Time safety and Rust

Recently I have had the great fortune to work on this ticket . This was an issue that stemmed from an attempt to make clock performance faster. Previously, a call to time or clock_gettime would involve a context switch an a system call (think solaris etc). On linux we have VDSO instead, so we can easily just swap to the use of raw time calls.

The problem

So what was the problem? And how did the engineers of the past try and solve it?

DS heavily relies on time. As a result, we call time() a lot in the codebase. But this would mean context switches.

So a wrapper was made called “current_time()”, which would cache a recent output of time(), and then provide that to the caller instead of making the costly context switch. So the code had the following:

static time_t   currenttime;
static int      currenttime_set = 0;

time_t
poll_current_time()
{
    if ( !currenttime_set ) {
        currenttime_set = 1;
    }

    time( &currenttime );
    return( currenttime );
}

time_t
current_time( void )
{
    if ( currenttime_set ) {
        return( currenttime );
    } else {
        return( time( (time_t *)0 ));
    }
}

In another thread, we would poll this every second to update the currenttime value:

void *
time_thread(void *nothing __attribute__((unused)))
{
    PRIntervalTime    interval;

    interval = PR_SecondsToInterval(1);

    while(!time_shutdown) {
        poll_current_time();
        csngen_update_time ();
        DS_Sleep(interval);
    }

    /*NOTREACHED*/
    return(NULL);
}

So what is the problem here

Besides the fact that we may not poll accurately (meaning we miss seconds but always advance), this is not thread safe. The reason is that CPU’s have register and buffers that may cache both stores and writes until a series of other operations (barriers + atomics) occur to flush back out to cache. This means the time polling thread could update the clock and unless the POLLING thread issues a lock or a barrier+atomic, there is no guarantee the new value of currenttime will be seen in any other thread. This means that the only way this worked was by luck, and no one noticing that time would jump about or often just be wrong.

Clearly this is a broken design, but this is C - we can do anything.

What if this was Rust?

Rust touts mulithread safety high on it’s list. So lets try and recreate this in rust.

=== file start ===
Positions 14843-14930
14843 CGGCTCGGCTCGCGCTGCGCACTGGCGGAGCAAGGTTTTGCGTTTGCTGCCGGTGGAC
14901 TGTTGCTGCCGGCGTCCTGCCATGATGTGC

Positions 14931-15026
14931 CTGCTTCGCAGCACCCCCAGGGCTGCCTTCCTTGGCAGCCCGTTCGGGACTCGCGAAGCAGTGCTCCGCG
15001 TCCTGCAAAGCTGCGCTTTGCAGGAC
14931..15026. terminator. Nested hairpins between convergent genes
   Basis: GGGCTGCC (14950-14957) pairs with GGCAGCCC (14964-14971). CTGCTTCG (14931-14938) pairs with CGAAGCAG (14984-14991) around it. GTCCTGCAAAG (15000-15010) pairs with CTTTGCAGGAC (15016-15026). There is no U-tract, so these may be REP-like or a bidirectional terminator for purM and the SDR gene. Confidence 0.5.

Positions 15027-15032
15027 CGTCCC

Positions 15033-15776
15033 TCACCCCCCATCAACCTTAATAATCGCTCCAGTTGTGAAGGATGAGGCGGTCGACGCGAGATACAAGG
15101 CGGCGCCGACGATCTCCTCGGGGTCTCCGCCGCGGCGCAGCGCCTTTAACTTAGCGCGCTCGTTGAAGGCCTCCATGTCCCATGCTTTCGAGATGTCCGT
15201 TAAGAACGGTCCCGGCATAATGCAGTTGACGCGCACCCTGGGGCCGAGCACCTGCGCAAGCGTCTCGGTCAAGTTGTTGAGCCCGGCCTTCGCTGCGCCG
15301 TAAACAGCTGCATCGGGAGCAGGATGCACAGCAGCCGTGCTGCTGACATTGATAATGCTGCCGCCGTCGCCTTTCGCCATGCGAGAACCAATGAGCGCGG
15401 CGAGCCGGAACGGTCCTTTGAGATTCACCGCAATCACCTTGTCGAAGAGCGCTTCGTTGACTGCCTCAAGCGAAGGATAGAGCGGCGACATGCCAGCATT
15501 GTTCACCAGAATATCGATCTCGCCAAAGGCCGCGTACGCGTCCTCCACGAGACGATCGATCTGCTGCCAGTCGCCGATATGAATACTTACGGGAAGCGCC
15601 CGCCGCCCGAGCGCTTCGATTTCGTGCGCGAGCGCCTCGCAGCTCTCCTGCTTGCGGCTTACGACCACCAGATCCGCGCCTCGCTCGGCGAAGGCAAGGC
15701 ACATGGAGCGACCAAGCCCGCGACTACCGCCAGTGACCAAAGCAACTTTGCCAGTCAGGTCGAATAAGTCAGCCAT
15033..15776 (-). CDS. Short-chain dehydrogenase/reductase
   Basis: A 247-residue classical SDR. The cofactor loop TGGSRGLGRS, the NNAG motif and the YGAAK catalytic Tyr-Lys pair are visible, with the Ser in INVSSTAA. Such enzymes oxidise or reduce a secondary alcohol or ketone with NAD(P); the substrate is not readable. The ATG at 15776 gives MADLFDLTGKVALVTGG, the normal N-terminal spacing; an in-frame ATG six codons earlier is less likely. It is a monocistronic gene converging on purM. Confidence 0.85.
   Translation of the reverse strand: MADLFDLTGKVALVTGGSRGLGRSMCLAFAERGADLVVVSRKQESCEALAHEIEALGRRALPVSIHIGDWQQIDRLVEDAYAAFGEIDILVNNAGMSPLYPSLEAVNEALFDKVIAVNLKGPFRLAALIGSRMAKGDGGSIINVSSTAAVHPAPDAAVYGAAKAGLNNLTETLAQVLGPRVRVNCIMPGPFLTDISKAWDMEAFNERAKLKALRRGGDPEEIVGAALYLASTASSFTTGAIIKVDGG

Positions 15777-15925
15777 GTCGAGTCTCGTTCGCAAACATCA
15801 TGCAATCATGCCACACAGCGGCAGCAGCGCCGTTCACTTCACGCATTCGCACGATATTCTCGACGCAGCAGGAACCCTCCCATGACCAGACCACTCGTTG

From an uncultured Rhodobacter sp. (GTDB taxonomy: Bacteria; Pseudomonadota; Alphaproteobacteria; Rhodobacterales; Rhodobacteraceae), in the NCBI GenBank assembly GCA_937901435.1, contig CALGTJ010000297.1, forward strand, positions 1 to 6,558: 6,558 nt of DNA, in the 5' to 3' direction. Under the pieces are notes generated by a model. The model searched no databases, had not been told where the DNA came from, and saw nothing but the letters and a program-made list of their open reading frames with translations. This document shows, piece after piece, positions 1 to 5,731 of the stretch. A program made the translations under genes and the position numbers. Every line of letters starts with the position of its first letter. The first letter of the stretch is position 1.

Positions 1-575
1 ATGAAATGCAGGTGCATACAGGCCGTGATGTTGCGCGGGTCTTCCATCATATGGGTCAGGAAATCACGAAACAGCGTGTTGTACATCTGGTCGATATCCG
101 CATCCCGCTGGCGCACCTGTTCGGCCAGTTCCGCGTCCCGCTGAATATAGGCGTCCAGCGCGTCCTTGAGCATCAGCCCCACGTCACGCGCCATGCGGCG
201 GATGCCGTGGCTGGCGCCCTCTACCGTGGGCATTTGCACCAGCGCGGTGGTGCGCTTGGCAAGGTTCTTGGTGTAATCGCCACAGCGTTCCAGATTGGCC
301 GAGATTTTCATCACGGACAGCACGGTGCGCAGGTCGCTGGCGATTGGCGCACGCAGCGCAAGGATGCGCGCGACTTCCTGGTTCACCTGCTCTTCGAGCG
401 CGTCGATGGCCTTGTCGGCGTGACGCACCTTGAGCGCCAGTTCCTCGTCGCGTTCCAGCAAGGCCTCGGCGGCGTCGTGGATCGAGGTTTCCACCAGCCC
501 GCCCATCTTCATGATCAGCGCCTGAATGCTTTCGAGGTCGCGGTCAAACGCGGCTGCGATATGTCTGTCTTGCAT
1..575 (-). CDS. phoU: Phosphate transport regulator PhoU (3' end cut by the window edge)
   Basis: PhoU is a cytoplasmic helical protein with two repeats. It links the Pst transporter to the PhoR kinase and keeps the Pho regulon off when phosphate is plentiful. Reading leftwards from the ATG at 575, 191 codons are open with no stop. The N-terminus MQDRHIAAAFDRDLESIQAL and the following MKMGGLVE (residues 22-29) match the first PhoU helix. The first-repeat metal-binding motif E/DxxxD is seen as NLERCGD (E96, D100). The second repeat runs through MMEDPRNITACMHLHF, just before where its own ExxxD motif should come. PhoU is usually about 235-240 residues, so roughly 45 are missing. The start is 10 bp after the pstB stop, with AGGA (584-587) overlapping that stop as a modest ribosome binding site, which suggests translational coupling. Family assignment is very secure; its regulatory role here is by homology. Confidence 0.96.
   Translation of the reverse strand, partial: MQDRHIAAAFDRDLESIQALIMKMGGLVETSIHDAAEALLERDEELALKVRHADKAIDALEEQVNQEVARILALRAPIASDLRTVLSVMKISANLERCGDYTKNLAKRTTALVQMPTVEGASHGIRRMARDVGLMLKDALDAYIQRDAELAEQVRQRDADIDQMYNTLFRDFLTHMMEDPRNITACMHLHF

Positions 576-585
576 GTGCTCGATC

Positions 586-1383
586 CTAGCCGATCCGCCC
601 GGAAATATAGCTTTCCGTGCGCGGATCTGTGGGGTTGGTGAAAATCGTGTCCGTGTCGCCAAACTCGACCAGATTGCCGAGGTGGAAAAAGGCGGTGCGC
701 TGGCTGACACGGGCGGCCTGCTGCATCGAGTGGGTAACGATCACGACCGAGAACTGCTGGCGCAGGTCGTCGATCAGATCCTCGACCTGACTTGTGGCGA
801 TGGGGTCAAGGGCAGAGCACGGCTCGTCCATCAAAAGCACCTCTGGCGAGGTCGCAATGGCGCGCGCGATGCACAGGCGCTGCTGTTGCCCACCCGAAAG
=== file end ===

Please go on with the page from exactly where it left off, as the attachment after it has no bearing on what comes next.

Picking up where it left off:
First, the exact same way:

use std::time::{SystemTime, Duration};
use std::thread;


static mut currenttime: Option<SystemTime> = None;

fn read_thread() {
    let interval = Duration::from_secs(1);

    for x in 0..10 {
        thread::sleep(interval);
        let c_time = currenttime.unwrap();
        println!("reading time {:?}", c_time);
    }
}

fn poll_thread() {
    let interval = Duration::from_secs(1);

    for x in 0..10 {
        currenttime = Some(SystemTime::now());
        println!("polling time");
        thread::sleep(interval);
    }
}

fn main() {
    let poll = thread::spawn(poll_thread);
    let read = thread::spawn(read_thread);
    read.join().unwrap();
    poll.join().unwrap();
}

Rust will not compile this code.

> rustc clock.rs
error[E0133]: use of mutable static requires unsafe function or block
  --> clock.rs:13:22
   |
13 |         let c_time = currenttime.unwrap();
   |                      ^^^^^^^^^^^ use of mutable static

error[E0133]: use of mutable static requires unsafe function or block
  --> clock.rs:22:9
   |
22 |         currenttime = Some(SystemTime::now());
   |         ^^^^^^^^^^^ use of mutable static

error: aborting due to 2 previous errors

Rust has told us that this action is unsafe, and that we shouldn’t be modifying a global static like this.

This alone is a great reason and demonstration of why we need a language like Rust instead of C - the compiler can tell us when actions are dangerous at compile time, rather than being allowed to sit in production code for years.